How To Maintain Your Jeep Grand Cherokee

August 21st, 2019 by

The average lifespan of a vehicle is about eight years or 150,000 miles. Older vehicles and ones that are well-built can last 15 years or longer – more than 300,000 miles. It depends on how regularly the owner does maintenance on their vehicle.

Every car or truck should have a maintenance schedule. There’s basic care and make-specific care. Jeeps such as the Grand Cherokee and Wrangler need standard check-ups as well as check-ups for off-road purposes.

After all, Jeeps are one of the most capable off-road vehicles. The 2018 Grand Cherokee can get you through up to 20 inches of water.

Continue reading learn how to maintain your Jeep Grand Cherokee.

Jeep Maintenance Plan

To get the most out of your Jeep, you’ll need a maintenance plan. This schedule goes by how many miles your car has racked up. The intervals are 8,000, 16,000, 32,000, 64,000, and 96,000 miles.

This schedule includes a monthly check for tire pressure, front lights, and rear lights.

8,000 Miles

The first interval in the jeep care plan comes at around six months. Replace the oil filter and oil. You should change your oil and the oil filter every 8,000 miles after this.

Consider lubricating the chassis. Check the hoses and belts under the hood.

Inspect your tires and rotate them if you see any irregular wear. For example, the front tires may have more wear than the back tires. Changing their positions will wear them more evenly so they last longer.

You should repeat this rotation every 16,000 miles. However, it doesn’t hurt to check them whenever you get the oil and filter replaced.

While you’re at it, check the exhaust system and CV joints. It’s good to inspect them even though they probably won’t need maintenance yet.

16,000 Miles

If you haven’t had your exhaust system looked at, do it no later than this interval. Replace your air conditioning filter and look at the alignment of your wheels.

Check the engine timing belt, drive belt, and drive hose.

32,000 Miles

By now, you should have had your Jeep for about two years. Adjust the car’s four-wheel disc brakes (if you have them) so the brakes are working at their best. Also, inspect the suspension and brake linings.

Change the air conditioning filter and engine air cleaner filter. Get new spark plugs.

64,000 Miles

Follow the same procedure as the last interval. In addition to this, you should replace the automatic transmission fluid, rear-drive assembly fluid, and power transfer unit. Flush your cooling system and refill it with new coolant.

Check your engine timing belt, drive belt, and drive hose. If you don’t need to get new ones, you should at the next interval or even beforehand.

96,000 Miles

Time flies – it’s been around six years since you’ve had your Jeep! Your car should still be in great shape if you’ve followed the maintenance plan to this point.

Get new brake linings and manual transmission fluid. Replace the drive belt, drive hose, and engine timing belt unless you did at the 64,000-mile interval.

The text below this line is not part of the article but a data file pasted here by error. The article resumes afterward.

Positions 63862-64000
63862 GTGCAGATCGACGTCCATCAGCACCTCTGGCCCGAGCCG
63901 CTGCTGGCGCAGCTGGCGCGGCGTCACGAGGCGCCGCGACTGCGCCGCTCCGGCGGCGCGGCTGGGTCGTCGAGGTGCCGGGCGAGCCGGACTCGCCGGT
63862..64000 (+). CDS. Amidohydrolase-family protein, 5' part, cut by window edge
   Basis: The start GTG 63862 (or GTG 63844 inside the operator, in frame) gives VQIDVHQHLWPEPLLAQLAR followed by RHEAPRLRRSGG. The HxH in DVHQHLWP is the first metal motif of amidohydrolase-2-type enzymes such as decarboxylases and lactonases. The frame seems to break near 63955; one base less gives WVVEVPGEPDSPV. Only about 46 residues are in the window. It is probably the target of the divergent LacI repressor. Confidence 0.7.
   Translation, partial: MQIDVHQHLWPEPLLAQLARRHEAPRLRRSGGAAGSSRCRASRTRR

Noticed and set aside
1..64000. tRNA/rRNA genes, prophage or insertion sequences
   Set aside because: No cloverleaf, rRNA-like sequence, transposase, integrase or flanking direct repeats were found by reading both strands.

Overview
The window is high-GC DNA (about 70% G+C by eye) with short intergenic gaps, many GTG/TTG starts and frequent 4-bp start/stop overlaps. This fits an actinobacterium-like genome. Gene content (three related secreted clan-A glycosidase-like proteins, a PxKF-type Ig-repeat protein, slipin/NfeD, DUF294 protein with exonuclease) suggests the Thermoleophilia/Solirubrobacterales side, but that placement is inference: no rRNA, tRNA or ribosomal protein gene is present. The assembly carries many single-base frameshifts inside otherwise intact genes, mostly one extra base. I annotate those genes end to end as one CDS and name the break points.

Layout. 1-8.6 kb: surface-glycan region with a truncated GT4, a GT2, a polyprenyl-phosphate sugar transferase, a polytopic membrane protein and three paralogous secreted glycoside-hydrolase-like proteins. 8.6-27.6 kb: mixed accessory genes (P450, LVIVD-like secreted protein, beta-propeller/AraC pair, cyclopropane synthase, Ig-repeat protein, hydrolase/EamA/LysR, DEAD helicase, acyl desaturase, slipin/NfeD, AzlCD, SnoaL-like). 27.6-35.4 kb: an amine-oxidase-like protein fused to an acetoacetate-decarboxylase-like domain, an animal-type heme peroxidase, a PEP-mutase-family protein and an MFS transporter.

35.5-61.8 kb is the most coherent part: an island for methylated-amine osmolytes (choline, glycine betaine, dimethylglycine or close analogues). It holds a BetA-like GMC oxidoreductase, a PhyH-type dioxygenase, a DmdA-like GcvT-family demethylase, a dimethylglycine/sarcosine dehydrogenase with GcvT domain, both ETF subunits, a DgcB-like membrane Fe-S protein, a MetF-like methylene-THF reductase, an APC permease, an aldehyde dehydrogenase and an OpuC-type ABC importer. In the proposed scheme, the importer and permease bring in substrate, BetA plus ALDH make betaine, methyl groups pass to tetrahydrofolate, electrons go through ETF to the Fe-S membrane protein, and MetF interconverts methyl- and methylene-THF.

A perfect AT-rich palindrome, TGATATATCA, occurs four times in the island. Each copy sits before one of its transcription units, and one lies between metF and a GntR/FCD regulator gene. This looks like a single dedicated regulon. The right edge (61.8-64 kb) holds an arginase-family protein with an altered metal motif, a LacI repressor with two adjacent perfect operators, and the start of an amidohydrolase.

Seasonal Maintenance

Most of these checkups pertain to people who live in areas that get very cold weather.

Everyone should get new windshield wipers once a year. Consider buying winter wiper blades during cold weather. Keep the wipers away from the windshield so ice doesn’t build up.

You may want to use snow tires when winter comes by. Regular tires will harden when it’s really cold. This makes handling more difficult, decreases traction, and it takes longer to fully brake.

Snow tires stay soft and keep their traction when the weather is numbing.

Prevent your engine or radiator from freezing by checking the coolant levels. Coolant is usually half antifreeze and half water.

Extreme cold weather affects your car battery’s performance. Once it hits temperatures freezing and below, a car battery will lose 35% to 60% or more of its power. The car engine has to use more electric current to start.

For Off-Road Driving

Both Grand Cherokees and Wranglers are great for off-roading. There are steps you should follow after taking your car off-road to find and prevent any issues.

You need to thoroughly hose your car down before you can do anything. Make sure you get the engine compartment, too. Check the engine itself as well as for any loose parts like belts or hoses.

If you were driving in water, some could have gotten in the car’s fluids. Look at the antifreeze, transmission, power steering, and oil. Inspect the air filter and radiator.

Your tires could be damaged from rough terrain – look for cuts and loose or missing lug nuts. Make sure the tires themselves aren’t loose.

Measure the air pressure that day and the next. It will decrease as the air cools down. Check for leaks or dents in your shocks.

Check the axles for bending or cracks and the suspension for loose, cracked, and worn components. Clean your brakes and look at your brake lines.

Look for bearings, joints, and other parts that could use grease. A grease fitting or zerk fitting indicates that a part takes grease.

Maintain Your Jeep Grand Cherokee

You’re guaranteed to spend more than a decade with your Jeep Grand Cherokee when you follow a maintenance plan. Any car or truck will last for years longer when they’re regularly maintained.

Caring for your Jeep is especially important if you go off-roading. You can damage parts of your car and not even know it. Always clean and carefully look at your car’s components when you come back from driving through water or on rough terrain.

Feel free to contact us by leaving a message or calling us at 262-510-0948.

Posted in Jeep